School's In: Alice Cooper believes young rockers need an education

Knoxville has a part of the Alice Cooper legend. In 1972, after performing a show at the Civic Coliseum, the group lost its boa constrictor in the Hyatt Regency hotel (now the Marriott). A week later country star Charley Pride stayed in Cooper's room and found the snake in his bed. A Hyatt employee later provided Chena with a nice home.

Knoxville has a part of the Alice Cooper legend. In 1972, after performing a show at the Civic Coliseum, the group lost its boa constrictor in the Hyatt Regency hotel (now the Marriott). A week later country star Charley Pride stayed in Cooper's room and found the snake in his bed. A Hyatt employee later provided Chena with a nice home.

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Knoxville has a part of the Alice Cooper legend. In 1972, after performing a show at the Civic Coliseum, the group lost its boa constrictor in the Hyatt Regency hotel (now the Marriott). A week later country star Charley Pride stayed in Cooper's room and found the snake in his bed. A Hyatt employee later provided Chena with a nice home.

Knoxville has a part of the Alice Cooper legend. In 1972, after performing a show at the Civic Coliseum, the group lost its boa constrictor in the Hyatt Regency hotel (now the Marriott). A week later country star Charley Pride stayed in Cooper's room and found the snake in his bed. A Hyatt employee later provided Chena with a nice home.

Alice Cooper was on an airplane after Bonnaroo last year and overheard two young people coming back from the festival.

"They're talking about all these bands I'd never heard of and this one girl says, 'I like the old blind black guy.' The old blind black guy? She was talking about Stevie Wonder! So I'm probably going to be the old scary snake guy. But that audience is going to be shocked when they see the show. That's what I love. People who are expecting us to just sort of walk through it and then rip the place to pieces."

Alice Cooper has loved to shock crowds all the way back to the late 1960s. Back then, the Arizona-formed act was on Frank Zappa's Straight Records and was just working out the shocks. Alice Cooper was a band, although lead singer Vincent Furnier was credited as Alice on the band's album covers.

"We were doing songs that Frank Zappa loved, because they were so out there," says Cooper in a call from his home in Phoenix. "There would be a 2½ minute song and it would have 35 changes in it. Frank would say, 'This is great ... because nobody does this.' "

One of the things Zappa liked was that critics and audiences tended to hate it.

However, when the group began to work with Bob Ezrin on the album "Love It To Death," the band began to create rock classics.

"We would sit down to write a song and he would say, 'Look, we don't do fillers. You can write the angriest song you want or the scariest song or the most heartfelt love song, but it has to be a song. It can't just be a riff with lyrics on it.' So we'd work on verse, bridge, break, chorus, pre-chorus and it was really well thought out before we put it on tape."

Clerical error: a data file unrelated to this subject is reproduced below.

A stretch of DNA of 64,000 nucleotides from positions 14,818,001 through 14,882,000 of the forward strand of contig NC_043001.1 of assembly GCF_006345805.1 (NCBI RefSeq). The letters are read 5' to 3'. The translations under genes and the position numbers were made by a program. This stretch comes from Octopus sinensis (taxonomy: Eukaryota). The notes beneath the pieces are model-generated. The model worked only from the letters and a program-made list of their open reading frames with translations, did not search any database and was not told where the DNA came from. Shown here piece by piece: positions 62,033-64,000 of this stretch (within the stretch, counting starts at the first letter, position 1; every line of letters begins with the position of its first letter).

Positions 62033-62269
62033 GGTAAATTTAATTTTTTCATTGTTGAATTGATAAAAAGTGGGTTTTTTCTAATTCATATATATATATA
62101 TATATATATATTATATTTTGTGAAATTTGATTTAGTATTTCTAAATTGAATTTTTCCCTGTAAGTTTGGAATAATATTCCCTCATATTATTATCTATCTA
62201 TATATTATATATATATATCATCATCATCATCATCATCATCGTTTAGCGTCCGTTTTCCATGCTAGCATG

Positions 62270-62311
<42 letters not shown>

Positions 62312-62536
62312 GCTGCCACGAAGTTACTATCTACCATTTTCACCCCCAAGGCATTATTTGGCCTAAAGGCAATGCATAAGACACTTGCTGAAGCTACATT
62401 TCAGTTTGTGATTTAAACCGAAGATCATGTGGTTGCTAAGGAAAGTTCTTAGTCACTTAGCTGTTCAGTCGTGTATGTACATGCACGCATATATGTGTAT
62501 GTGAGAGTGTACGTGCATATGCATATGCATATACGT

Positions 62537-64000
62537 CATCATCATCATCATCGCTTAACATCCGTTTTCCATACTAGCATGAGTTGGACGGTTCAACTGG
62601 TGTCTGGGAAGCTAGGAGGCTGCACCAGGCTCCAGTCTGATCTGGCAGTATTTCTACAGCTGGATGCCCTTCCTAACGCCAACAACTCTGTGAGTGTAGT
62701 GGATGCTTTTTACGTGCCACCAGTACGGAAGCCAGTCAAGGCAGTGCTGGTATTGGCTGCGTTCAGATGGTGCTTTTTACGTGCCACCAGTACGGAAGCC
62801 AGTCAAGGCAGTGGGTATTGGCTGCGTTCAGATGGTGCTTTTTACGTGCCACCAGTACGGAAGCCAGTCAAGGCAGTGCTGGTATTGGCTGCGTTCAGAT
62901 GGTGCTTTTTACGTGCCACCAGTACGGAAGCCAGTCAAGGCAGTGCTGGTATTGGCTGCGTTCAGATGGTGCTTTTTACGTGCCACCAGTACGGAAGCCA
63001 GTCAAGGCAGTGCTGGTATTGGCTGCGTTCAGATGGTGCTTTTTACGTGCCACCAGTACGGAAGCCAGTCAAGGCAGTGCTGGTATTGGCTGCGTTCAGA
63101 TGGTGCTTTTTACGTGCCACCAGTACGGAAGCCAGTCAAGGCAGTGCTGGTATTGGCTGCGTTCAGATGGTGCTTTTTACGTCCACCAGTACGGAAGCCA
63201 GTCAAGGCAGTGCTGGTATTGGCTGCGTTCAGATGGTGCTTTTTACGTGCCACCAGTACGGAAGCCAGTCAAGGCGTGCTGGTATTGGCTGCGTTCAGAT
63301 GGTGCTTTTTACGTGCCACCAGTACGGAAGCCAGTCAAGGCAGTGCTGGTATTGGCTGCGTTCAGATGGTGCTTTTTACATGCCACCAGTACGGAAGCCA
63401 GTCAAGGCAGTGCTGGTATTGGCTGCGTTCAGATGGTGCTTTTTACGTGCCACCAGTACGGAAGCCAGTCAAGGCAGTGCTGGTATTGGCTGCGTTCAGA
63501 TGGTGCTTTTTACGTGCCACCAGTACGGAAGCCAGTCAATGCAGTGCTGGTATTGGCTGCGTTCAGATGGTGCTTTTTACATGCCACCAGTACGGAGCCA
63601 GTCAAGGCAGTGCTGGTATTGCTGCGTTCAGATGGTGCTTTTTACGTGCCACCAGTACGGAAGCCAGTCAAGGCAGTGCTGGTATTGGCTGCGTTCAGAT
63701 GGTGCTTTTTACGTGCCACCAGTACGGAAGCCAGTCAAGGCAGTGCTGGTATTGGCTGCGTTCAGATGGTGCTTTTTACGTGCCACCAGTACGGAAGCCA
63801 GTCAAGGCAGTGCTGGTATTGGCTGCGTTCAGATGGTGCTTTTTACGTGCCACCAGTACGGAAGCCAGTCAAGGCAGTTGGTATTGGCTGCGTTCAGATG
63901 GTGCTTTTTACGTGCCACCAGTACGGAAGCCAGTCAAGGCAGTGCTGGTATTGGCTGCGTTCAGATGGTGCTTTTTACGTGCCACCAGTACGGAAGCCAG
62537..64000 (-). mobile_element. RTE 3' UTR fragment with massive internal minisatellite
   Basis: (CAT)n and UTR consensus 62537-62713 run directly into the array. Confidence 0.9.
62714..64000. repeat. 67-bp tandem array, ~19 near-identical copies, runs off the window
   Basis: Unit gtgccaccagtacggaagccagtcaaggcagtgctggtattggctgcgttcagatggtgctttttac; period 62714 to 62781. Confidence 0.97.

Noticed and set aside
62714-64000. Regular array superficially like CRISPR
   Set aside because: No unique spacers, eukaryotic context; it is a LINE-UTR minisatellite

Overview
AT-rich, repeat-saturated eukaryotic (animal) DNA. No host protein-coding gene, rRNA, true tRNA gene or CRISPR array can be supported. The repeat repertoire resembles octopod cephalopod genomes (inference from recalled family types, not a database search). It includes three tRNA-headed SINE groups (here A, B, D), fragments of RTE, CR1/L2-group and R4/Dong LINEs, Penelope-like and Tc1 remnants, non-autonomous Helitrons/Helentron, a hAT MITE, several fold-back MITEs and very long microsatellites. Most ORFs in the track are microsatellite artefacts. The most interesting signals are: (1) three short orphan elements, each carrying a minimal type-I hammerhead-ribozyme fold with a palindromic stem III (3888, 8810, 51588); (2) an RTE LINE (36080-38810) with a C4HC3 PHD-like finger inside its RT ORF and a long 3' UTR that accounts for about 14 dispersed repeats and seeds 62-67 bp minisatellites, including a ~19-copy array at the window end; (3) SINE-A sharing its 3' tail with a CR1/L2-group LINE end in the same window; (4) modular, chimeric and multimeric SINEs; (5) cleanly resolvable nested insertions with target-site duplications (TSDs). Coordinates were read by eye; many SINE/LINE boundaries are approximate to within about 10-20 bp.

The group's first hit "I'm Eighteen" only went to No. 21 on the Billboard Top 40 in 1971, but it became the first in a line of classics.

At the same time, the group developed a style of theatrics that was reviled by the rock elite and beloved by kids. Cooper, the singer, looked like a transvestite horror, and the band began to act out the wilder songs, including "The Ballad of Dwight Frye" and "Killer." Cooper sang while a boa constrictor curled around his shoulders. By the time the group released the album "Billion Dollar Babies" in 1973, communities and even countries were petitioning to ban Alice Cooper from appearing.

"When you have a hit record suddenly the world changes," says Cooper. "You're much more dangerous when you have a hit record. We had 14 of those and that's what made Alice mainstream. I never adhered to what the public thought I should be. ... We made rock 'n' roll come to us."

Alice Cooper, the band, peaked in 1972 and '73, when the albums "School's Out" and "Billion Dollar Babies" went to No. 2 and No. 1, respectively.

"Alice had arrived and there was no stopping at that point," he says. "And we were smart enough to give them what they wanted. We gave them a big show."

Still, the rest of the original group and Cooper parted ways and Cooper released his first album as a solo artist ("Welcome To My Nightmare") in 1975.

Cooper's influence has touched artists from the Sex Pistols (Johnny Rotten called "Killer" the best rock album of all time) to Rob Zombie. And the songs of Alice Cooper have gained in stature. Both Bob Dylan and John Lennon referred to Alice Cooper as a favorite.

"I went backstage at a Paul McCartney concert one time and he and the band were sitting there playing 'Under My Wheels.' I'm going, 'Are you kidding me?' McCartney says, 'That really rocks.' I told him 'The fact that you even know the bass part to that makes my life!'"

Cooper says young rock acts need to work on their knowledge of songwriting.

"I have young bands coming to me all the time with a lot of attitude. They've got the whole look down and you go, 'OK, please let the music be as good as the image.' Then you listen to them and go 'Where's the song?' I'll give them The Beatles' 'White Album,' Burt Bacharach's 'Greatest Hits' and 'Pet Sounds' by the Beach Boys and I tell them, 'I want you to listen to nothing but these three albums for a week. Listen to the construction of the songs ...

"And every rock band should be able to play Chuck Berry. If I was going to jam with the Foo Fighters, Aerosmith, Ozzy's band, Ronnie Wood and Jeff Beck, we'd sit down and say, 'What do you want to do?' and it would be a Chuck Berry song, because we'd all know that. It would be that or a Beatles song."

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